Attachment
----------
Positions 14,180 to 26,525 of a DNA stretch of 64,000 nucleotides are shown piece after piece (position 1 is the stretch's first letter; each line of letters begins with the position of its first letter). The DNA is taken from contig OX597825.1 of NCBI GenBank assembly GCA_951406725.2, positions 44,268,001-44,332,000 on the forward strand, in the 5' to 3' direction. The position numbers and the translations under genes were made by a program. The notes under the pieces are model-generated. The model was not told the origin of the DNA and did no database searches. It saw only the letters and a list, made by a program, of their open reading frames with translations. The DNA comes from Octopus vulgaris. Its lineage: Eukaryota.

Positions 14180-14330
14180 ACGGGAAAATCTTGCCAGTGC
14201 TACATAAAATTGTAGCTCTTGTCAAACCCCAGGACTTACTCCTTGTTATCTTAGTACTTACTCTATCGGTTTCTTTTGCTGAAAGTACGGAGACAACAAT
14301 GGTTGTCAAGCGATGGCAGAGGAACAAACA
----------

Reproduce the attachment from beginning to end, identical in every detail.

Positions 14,180 to 26,525 of a DNA stretch of 64,000 nucleotides are shown piece after piece (position 1 is the stretch's first letter; each line of letters begins with the position of its first letter). The DNA is taken from contig OX597825.1 of NCBI GenBank assembly GCA_951406725.2, positions 44,268,001-44,332,000 on the forward strand, in the 5' to 3' direction. The position numbers and the translations under genes were made by a program. The notes under the pieces are model-generated. The model was not told the origin of the DNA and did no database searches. It saw only the letters and a list, made by a program, of their open reading frames with translations. The DNA comes from Octopus vulgaris. Its lineage: Eukaryota.

Positions 14180-14330
14180 ACGGGAAAATCTTGCCAGTGC
14201 TACATAAAATTGTAGCTCTTGTCAAACCCCAGGACTTACTCCTTGTTATCTTAGTACTTACTCTATCGGTTTCTTTTGCTGAAAGTACGGAGACAACAAT
14301 GGTTGTCAAGCGATGGCAGAGGAACAAACA